Obafemi Awolowo University (OAU), Ile-Ife, Osun State, was agog recently when literary giant Nobel Laureate, Professor Wole Soyinka, unveiled the OAU Ife Festival of Foods and identity logo.
Organised by the Institute of Cultural Studies (ICS) of the university, the event attracted academics, business technocrats, culture and tourism enthusiasts and students.
The socio-cultural programme was aimed at showcasing the Nigerian “Africanness” in the context of indigenous foods peculiar to different ethnic groups and their relevance to the people’s health needs.
It was also intended to draw people’s consciousness to the need to maximize the potentialities of their indigenous foods with a view to promoting their cultures and traditions.
Before the unveiling of the logo, there was a cultural procession to draw awareness on the rationale behind the programme.
When participants returned to the hall, they were served indigenous dishes free. Iyan (pounded yam), amala, fufu, tuwo shinkafa, efo riro (vegetable soup), egusi, gbegiri and oha were served according to those that the dishes are culturally peculiar to. There were cultural dances reflecting different ethnic cultures and traditions of the people around.
The unveiling of the logo was intended to herald the highpoint of the festival scheduled for July in which eminent dignitaries from different parts of the world, including tourists, traditional rulers, business technocrats, academics and students are expected to participate.
Director, ICS, Dr. Ayo Omidire, said celebrity shelves would be built where important dignitaries would be invited to cook their favourite dishes and serve people from their ethnic groups.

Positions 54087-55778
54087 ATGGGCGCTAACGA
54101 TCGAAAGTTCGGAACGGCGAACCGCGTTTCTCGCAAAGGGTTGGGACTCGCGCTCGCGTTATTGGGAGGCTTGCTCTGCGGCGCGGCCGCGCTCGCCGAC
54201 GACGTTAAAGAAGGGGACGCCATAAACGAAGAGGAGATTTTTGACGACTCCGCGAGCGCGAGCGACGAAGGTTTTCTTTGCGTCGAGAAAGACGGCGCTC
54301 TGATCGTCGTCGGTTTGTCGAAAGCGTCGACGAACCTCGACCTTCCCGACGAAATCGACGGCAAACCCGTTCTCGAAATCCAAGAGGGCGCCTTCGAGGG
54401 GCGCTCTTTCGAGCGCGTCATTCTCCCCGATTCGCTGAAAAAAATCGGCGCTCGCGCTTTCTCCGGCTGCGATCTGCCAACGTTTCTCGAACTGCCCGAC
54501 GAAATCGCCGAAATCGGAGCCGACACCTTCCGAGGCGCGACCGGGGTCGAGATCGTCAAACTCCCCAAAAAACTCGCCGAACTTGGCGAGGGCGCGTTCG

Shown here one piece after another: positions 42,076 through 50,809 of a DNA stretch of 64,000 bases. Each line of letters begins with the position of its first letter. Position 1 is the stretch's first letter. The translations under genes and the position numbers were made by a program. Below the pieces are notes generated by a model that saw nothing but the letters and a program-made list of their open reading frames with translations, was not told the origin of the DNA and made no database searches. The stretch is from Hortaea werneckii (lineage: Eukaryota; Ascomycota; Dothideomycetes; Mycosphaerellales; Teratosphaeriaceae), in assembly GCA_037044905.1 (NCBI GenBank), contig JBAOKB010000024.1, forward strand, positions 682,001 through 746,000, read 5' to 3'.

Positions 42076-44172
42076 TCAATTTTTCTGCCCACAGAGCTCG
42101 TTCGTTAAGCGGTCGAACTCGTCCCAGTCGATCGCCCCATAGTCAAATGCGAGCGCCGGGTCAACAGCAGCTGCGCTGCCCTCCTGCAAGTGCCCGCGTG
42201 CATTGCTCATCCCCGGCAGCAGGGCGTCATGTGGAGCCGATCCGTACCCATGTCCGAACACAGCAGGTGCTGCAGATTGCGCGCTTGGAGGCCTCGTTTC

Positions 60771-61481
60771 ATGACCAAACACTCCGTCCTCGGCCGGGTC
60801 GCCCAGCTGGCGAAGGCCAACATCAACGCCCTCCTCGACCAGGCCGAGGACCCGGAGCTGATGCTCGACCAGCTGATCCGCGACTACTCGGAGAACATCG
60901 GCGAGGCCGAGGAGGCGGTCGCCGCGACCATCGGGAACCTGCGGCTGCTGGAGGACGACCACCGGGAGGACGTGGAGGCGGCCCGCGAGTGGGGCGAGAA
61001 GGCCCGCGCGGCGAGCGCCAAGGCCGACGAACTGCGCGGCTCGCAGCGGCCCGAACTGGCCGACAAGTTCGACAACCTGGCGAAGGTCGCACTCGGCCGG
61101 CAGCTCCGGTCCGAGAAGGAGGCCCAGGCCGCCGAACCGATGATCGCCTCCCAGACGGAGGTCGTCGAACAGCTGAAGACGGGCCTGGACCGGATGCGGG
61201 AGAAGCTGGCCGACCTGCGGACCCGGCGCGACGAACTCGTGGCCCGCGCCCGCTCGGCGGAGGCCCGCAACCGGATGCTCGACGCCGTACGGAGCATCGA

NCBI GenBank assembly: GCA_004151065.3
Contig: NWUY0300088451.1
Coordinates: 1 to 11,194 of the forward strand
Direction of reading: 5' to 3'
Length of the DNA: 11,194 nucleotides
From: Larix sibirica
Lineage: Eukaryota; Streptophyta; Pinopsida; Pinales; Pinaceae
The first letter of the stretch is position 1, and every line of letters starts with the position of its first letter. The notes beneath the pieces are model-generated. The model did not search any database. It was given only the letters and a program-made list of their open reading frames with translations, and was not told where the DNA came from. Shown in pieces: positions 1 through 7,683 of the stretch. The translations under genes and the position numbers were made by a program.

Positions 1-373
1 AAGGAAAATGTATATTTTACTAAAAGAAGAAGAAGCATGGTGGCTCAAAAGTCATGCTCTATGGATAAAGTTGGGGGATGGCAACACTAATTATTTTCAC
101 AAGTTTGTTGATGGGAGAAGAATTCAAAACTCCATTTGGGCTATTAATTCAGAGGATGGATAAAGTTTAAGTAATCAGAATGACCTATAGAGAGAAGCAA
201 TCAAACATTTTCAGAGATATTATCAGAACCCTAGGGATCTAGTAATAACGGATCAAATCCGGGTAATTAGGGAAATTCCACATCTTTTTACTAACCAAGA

There will also be elder statesmen corners where such indigenous dishes would be served to promote the culture and tradition of the people.
The Vice Chancellor, Professor Eyitope Ogunbodede, said indigenous foods, instead of chemicalised foods, especially junks, contributed greatly to a healthy living.
He disclosed that OAU would continue to promote the food festival to project the culture and tradition of the people and orientate them towards enjoying indigenous foods.
He said the university dedicated the building where Soyinka had lived on the campus to him as a tourist centre to continue the legacy he set in African culture and tradition through his literary works.
Soyinka, who spoke on the sideline of the event, lamented the incessant herdsmen’s killings in some parts of the country. He called on the Federal Government to reverse what he described as a seeming triumph of evil over good, arguing that failure to do so meant that there was no government in the country:
“This is not the best of times for this nation. For us as a people, it is not the most cheerful of times. We have a responsibility to ourselves as living beings not to allow destruction to overtake or overwhelm our creativity. We shall beat swords into plough shears it means the instrument of cultivation. We must overcome the instrument of destruction.
“Between the time of the launching of this logo and the manifestation of the festival itself, we should have seen signs that the clash between swords and the ploughshares is reversed. This would have given us a total fulfilment as people with culture, peace and harmony.
“We cannot continue to see the seeming triumph of the guns over the ploughshare. We want to see this government’s reversal of the triumph of the swords over the plough shears. If this has not taken place, it means we have no government.
“If those who have been displaced in their hundreds from various parts of this nation, especially in the North and the farmers have not been taken back to their productive environments, it means we have no government. Let us all join hands to bet the swords into ploughshares.”
Click here for more